A season ago it was Keith Yandle from the Coyotes in exchange for Anthony Duclair, John Moore and a first round pick (2016) on the eve of the March 2 deadline. In 2014 it was the blockbuster deal that sent ex-captain Ryan Callahan and two picks to Tampa for Martin St. Louis. And in 2013, it was Marian Gaborik to Columbus for a package that included the aforementioned Moore, Derick Brassard and Derek Dorsett.
Even with new general manager Jeff Gorton on the job, the Rangers have reason to again be active ahead of the Feb. 29 deadline. Perhaps the future headliner in 2016 is the reunion of brother with…other brother.
Eric Staal, 31, is in the final year of a seven-year, $57.7 million dollar contract. He carries a $8.250 million cap hit and a no-trade clause–something he’d likely waive to play alongside his brother, Marc in New York.
Staal, who has played his entire career with the Carolina Hurricanes, the last four with his brother Jordan, acquired via trade from Pittsburgh in 2012, will be an unrestricted free agent on July 1. Carolina has been trying to trim its payroll for the last several seasons to better accommodate their internal budget. That probably means Staal, the face of the franchise for the last 10 seasons, won’t be back in Raleigh regardless of whether or not a trade is completed.
The Rangers are an obvious destination for the eldest Staal brother. But brotherly love isn’t the only reason that this could be a good fit.
A Supporting Cast
Since 2013, New York has played in 56 post-season games, going 29-27 in a stretch that included a trip to the Stanley Cup finals in 2014, ultimately falling in five games to the L.A. Kings. Last season ended in dramatic fashion, being shutout 2-0 in game seven at home to the Tampa Bay Lightning in the Eastern Conference finals.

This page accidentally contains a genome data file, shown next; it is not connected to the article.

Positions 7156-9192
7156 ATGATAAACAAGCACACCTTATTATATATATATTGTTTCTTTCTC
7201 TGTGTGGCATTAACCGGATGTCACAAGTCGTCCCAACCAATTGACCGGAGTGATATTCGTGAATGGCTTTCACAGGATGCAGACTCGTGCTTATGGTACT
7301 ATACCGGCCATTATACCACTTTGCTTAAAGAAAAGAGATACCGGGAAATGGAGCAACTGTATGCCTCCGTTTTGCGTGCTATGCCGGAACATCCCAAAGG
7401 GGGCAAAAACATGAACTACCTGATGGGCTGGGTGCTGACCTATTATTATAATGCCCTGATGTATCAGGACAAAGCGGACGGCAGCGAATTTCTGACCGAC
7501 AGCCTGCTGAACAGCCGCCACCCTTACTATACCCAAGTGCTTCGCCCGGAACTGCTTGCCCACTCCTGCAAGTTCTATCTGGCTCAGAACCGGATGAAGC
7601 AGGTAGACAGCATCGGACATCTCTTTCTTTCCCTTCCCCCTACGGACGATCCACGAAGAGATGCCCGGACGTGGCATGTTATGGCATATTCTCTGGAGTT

Once again the Rangers look poised for another run. They’re second in the Metro division behind the league-leading Washington Capitals and are pushing for home-ice to open the playoffs. Meanwhile netminder Henrik Lundqvist has rebounded well after a concerning stretch in late-December into early-January. He’s allowed two or less goals in 12 of his last 15 starts for a 11-4-0 record, dating back to Jan. 11.
There’s no question that Lundqvist will give the Rangers a chance to compete for the Stanley Cup, but he will need a supporting cast along the way. That starts with centers Derek Stepan and Derick Brassard, both have been part of the Blueshirts’ last three playoff runs. Second-year pro, Kevin Hayes has 19 post-season games under his belt too. And Dominic Moore has nearly 90 playoff games on his resume. He has again performed his role admirably.
There’s Rick Nash, who remains week-to-week with a bad bone bruise–a mercuric player when it comes to regular and post-season. And Mats Zuccarello, who has been the best source of offense this season for New York. He missed most of last year’s playoffs due to injury, but was a major part of the club’s run to the finals in 2014.
Last year’s run that lasted 19 games, saw the Blueshirts play in 14 one-goal games. Not exactly the margin for error they would like to play with.
Thus welcomes the conundrum that has almost become redundant on Broadway: How do the Rangers get goals in April–June?
Post-season Production Woes